2022 Jeep Renegade 4xe PHEV Limited 1.3 GSE T4 16V
With car manufacturers targeted on their CO2 emissions and fined if they don’t meet them, you won’t be surprised to learn that Jeep engineers have been looking at ways of achieving the 95g/km fleet average. The launch of the Renegade 4x4 plug-in hybrid vehicle is the first step in electrification of its entire SUV range, with the Compass getting a similar form of propulsion when right-hand-drive production moves to Italy midway through next year. Gone are the diesel editions of the Renegade, and in their place are these 1.3-litre petrol powered plug-in hybrids with two power outputs. Longitude and Limited feature a 129bhp petrol engine plus 59bhp from the twin electric motors (one each front and back), while the more rugged Trailhawk edition has an uprated 177bhp petrol unit plus the same 59bhp motors.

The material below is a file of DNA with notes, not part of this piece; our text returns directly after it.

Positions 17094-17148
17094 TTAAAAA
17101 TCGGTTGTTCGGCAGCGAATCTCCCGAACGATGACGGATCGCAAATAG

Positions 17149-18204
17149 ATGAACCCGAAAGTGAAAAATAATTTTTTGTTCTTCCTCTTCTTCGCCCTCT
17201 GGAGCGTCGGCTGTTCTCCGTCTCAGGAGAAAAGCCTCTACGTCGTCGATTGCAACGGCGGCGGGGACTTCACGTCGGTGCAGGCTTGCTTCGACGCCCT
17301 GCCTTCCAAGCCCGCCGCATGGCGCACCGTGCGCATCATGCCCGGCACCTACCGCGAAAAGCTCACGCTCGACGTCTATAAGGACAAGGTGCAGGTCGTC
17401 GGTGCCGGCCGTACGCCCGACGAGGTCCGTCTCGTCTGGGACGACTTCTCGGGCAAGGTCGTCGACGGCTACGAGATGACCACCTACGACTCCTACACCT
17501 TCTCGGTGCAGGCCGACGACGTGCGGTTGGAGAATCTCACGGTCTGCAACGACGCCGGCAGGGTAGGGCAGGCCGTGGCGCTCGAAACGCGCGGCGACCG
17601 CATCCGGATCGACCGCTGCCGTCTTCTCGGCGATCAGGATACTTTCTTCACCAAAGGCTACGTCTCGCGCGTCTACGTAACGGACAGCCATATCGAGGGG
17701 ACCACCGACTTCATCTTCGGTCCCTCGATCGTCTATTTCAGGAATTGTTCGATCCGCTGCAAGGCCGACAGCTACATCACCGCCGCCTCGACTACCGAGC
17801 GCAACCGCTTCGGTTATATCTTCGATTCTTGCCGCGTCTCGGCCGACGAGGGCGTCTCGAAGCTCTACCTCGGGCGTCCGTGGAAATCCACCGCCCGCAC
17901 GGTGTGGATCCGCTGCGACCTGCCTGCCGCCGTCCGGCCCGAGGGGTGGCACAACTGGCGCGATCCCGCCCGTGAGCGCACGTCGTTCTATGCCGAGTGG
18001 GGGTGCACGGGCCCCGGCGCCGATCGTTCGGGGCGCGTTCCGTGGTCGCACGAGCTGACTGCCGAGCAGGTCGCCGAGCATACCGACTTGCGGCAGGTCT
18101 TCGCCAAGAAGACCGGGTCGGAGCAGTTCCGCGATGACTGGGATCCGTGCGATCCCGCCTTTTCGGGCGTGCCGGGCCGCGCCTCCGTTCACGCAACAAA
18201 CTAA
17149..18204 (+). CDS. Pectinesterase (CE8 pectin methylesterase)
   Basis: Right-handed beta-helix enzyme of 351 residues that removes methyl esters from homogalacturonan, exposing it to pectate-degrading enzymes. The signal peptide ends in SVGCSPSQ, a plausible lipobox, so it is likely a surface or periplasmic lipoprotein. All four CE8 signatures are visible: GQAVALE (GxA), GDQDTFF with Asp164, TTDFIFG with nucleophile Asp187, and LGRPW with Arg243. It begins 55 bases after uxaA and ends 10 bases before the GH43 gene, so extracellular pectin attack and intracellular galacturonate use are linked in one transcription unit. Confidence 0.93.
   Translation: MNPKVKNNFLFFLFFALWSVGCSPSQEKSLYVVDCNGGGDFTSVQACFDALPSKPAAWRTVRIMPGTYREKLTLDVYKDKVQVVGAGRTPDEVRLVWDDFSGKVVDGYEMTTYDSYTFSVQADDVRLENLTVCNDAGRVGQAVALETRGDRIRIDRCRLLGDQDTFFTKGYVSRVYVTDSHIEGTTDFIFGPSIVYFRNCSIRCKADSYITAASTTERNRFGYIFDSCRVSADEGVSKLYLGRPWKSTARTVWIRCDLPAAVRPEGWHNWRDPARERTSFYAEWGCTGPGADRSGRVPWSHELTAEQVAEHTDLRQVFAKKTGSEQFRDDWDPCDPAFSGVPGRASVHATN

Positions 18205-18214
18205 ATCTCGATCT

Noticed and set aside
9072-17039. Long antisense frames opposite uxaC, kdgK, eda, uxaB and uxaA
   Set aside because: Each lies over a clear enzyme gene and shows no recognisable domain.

FIRST UK TEST 2022 Jeep Renegade 4xe PHEV Limited 1.3 GSE T4 16V
From the outside, there’s very little to indicate that this is a plug-in hybrid, aside from an extra filler cap on the opposite side to the petrol one, to charge up the 11.4kWh lithium-ion battery pack. Using a three-pin plug, it’ll take around five hours to fully recharge, while a 7.4kW home charger will do the same job in approximately two hours. Aside from a smattering of 4xe badges, there’s little to identify that this is an electrified model. The car has been set up so that it always starts in hybrid mode and favours electricity wherever it is possible for maximum efficiency.